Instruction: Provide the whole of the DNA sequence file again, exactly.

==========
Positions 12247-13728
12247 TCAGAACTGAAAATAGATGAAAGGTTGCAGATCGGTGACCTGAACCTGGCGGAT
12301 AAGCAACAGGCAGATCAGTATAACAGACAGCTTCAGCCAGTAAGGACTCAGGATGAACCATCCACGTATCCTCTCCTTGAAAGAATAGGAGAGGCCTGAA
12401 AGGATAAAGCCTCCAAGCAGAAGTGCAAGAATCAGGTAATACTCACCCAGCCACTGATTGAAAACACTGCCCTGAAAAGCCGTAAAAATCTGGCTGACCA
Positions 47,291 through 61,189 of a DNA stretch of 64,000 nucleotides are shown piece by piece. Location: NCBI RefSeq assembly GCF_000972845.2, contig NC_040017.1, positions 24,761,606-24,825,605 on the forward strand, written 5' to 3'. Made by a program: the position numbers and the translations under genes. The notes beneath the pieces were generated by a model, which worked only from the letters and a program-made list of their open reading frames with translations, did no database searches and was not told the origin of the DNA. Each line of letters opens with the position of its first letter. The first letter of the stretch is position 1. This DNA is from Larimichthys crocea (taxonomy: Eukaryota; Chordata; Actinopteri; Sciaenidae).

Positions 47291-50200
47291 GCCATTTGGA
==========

Positions 12247-13728
12247 TCAGAACTGAAAATAGATGAAAGGTTGCAGATCGGTGACCTGAACCTGGCGGAT
12301 AAGCAACAGGCAGATCAGTATAACAGACAGCTTCAGCCAGTAAGGACTCAGGATGAACCATCCACGTATCCTCTCCTTGAAAGAATAGGAGAGGCCTGAA
12401 AGGATAAAGCCTCCAAGCAGAAGTGCAAGAATCAGGTAATACTCACCCAGCCACTGATTGAAAACACTGCCCTGAAAAGCCGTAAAAATCTGGCTGACCA
Positions 47,291 through 61,189 of a DNA stretch of 64,000 nucleotides are shown piece by piece. Location: NCBI RefSeq assembly GCF_000972845.2, contig NC_040017.1, positions 24,761,606-24,825,605 on the forward strand, written 5' to 3'. Made by a program: the position numbers and the translations under genes. The notes beneath the pieces were generated by a model, which worked only from the letters and a program-made list of their open reading frames with translations, did no database searches and was not told the origin of the DNA. Each line of letters opens with the position of its first letter. The first letter of the stretch is position 1. This DNA is from Larimichthys crocea (taxonomy: Eukaryota; Chordata; Actinopteri; Sciaenidae).

Positions 47291-50200
47291 GCCATTTGGA